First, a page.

Instead of engaging our culture in a meaningful way, we have often preferred a siege mentality, retreating into the safety of our Christian subculture. We are more comfortable fighting culture than we are being constructively involved in it. Ironically, on every front we mount highly charged rhetorical battles with a worldly culture, while at the same time, within the walls of our subculture, we try to imitate the worldly culture’s nuance. (Fearless Faith. Harvest House, 2002. p. 15)

Moreover, we have missed the need for what Blamires calls, “a Christian Mind.” (The Christian Mind. Servant Books, 1978). I think that as we press into the 21st century, such a mind will call us beyond subculture and into counterculture.

Faces of the Fallen

Fly Kid (small).JPG
David & Iraqi Child

Today, our friends, David’s parents, are in Washington, D.C. to participate in the memorial to fallen soldiers of the Iraq war called, “Faces of the Fallen.” The photo above is one such face of the war. David said he hadn’t been so tired in a long time having spent a couple of hours playing with Iraqi children. Please pray for the family as we remember the sacrifice of our soldiers. and their loved ones.

In memoriam…
David J. Weisenburg,
B-Co, 2/162 infantry
Killed in Action 13 September 2004, Taji, Iraq

Reflections on a Long Year


The Soldier Comes Home
“Courage is the price that Life exacts for granting peace.” ~Amelia Earhart

And so ends 2004.

I know, 2004 ended three months ago, but for us the challenges of that year could not be ended until our son, Caleb returned from Iraq.

There were three families that stuck together during this trying time. We prayed together, shared our fears and, in one case, wept deeply together when one of our children, David, was killed in action. We rejoice at Caleb’s return, and in anticipation of Jon’s, but weep with David’s family. His parents will be travelling to Washington, DC for the unveiling of the tribute to the fallen soldiers.

“Soldiers that carry their lives in their hands, should carry the grace of God in their hearts.”
~ Richard Baxter

Another Flavor of World

The driving motivation behind the creation of a Christian subculture in America has been the issue of relevancy. We have wanted to make ourselves relevant to the world around us so that the gospel can be understood in terms that are common to the day. There is nothing wrong with this as long as we can maintain a different standard for how we live our lives. Unfortunately, this has not been the case. We have become so enamored of the primary culture in the process of trying to be relevant to it that we now offer it hardly anything other than another flavor of itself. I used to think American Christians were shallow; now I realize it is American culture that is shallow. Our failure has not been through our identification with the culture as much as it has been through our inability to rise above it.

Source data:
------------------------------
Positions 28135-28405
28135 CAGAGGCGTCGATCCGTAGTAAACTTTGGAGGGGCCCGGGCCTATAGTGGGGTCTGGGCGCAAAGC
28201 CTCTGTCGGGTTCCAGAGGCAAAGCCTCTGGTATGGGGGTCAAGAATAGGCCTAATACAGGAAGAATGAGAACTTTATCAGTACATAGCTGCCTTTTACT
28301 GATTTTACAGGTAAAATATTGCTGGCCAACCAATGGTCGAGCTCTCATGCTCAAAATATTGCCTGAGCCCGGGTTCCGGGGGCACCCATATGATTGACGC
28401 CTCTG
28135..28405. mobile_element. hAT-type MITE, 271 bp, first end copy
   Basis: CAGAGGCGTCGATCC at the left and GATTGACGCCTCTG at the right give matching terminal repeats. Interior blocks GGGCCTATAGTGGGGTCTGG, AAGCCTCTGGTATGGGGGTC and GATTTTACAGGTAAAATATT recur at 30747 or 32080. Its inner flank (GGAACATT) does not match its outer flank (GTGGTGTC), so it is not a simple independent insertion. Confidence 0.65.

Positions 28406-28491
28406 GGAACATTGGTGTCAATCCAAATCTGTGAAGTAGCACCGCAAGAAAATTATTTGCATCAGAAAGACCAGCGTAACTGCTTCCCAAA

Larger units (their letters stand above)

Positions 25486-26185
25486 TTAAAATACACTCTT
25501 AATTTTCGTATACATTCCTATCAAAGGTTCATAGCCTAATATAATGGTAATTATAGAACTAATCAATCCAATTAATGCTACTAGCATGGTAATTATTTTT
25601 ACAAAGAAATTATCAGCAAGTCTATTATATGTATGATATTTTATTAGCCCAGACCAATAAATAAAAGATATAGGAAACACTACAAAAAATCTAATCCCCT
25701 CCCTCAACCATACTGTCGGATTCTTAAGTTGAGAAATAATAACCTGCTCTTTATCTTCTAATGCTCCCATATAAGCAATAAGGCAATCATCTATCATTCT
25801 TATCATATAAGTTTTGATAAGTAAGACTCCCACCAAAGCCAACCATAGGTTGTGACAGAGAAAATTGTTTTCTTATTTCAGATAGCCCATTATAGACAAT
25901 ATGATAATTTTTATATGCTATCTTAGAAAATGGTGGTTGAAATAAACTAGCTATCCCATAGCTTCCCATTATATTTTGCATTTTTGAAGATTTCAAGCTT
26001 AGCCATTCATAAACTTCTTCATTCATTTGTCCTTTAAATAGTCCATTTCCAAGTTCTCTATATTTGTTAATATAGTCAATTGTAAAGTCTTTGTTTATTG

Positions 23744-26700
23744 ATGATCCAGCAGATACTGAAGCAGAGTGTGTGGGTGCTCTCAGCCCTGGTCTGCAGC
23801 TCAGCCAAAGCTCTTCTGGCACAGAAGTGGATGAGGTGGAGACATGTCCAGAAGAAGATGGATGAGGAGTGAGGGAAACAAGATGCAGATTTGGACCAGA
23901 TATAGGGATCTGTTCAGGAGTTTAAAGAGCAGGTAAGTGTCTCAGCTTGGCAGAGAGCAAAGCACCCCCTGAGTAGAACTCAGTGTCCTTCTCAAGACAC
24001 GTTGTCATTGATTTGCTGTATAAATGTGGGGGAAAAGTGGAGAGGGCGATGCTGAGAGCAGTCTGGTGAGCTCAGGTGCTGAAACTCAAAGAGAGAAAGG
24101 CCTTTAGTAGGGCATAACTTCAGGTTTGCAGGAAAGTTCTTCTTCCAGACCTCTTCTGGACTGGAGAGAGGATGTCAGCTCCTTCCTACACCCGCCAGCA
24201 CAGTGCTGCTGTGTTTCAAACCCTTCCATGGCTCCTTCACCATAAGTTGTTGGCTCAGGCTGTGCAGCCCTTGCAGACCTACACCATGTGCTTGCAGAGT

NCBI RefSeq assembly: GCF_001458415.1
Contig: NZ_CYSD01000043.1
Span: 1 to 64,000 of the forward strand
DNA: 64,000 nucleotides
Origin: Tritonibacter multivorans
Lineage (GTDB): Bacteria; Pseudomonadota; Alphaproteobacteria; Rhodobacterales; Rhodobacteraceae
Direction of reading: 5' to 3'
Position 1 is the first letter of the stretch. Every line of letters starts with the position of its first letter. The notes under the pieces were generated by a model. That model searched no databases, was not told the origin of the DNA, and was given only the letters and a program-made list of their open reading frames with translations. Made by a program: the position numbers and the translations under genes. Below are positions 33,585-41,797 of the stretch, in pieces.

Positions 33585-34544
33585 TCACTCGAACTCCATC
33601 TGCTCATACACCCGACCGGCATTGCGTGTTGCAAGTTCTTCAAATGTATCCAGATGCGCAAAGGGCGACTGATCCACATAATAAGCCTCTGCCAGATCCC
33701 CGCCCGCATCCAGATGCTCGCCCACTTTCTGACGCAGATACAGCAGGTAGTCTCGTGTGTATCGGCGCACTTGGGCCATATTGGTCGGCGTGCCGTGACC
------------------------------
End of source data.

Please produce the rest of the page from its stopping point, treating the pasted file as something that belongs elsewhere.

-John Fischer, Fearless Faith, pg. 30-31

In general, I have been impressed and inspired by what John Fischer has written in his book. He is like the child in the old story who cried out among his elders the obvious truth that the emperor had no clothes on. Still, I wonder how important it is to “make ourselves relevant to the world around us so the gospel can be understood in terms common to the day.”

Maybe that’s not the place we should be starting. That we start there may be the reason we can’t find the standard for living our lives differently. What’s relevant to them? Maybe the moving question ought to be, “what.’s relevant to us?” If we look to the world to provide the baseline for our relationship with it, aren’t we apt to be spending more time looking at the world than at God? This is what has been happening. I’m becoming convinced that we need to have a crystal clear understanding of what is relevant to us. How should redeemed, regenerated, sojourners bound for a kingdom that is not of this world live their lives? Let’s start there.

Moreover, when I sense someone is trying to be relevant to me, I can’t help but feel patronized. I’m more drawn to a person who is confident in their own space even though I may not be with them in it. Isn’t that the message of many folks today? Stop patronizing me! Stop trying to sell me stuff! Get real; get authentic! What’s up with a world where I can find real lemon juice in my furniture polish but not in my lemonade? —real faith on the streets, but precious little in the churches?

Meanwhile, we’re printing bibles that imitate the publications of the world, and producing music that sounds like the world, but isn’t the same. Fischer is right. Another flavor of world isn’t what those who live inside the world need, neither is it what those of us who are outsiders need.

What’s needed is a genuine “counterculture.” By that I don’t mean a league of antagonists—storm troopers in the culture war— trying to defend their claim in popular society in order to protect their world-flavored sub-culture. That, it seems to me, is an “anti-culture.” What is needed is a counterculture made up of people who know the eternal Father, and know what He has made of them. For them to live peacefully, confidently imitating Jesus as they honor their Creator, might well appear to the insiders of the world to be a society of faithful people. It might also appear to be a good place to come ashore after running aground in the shallows of American culture.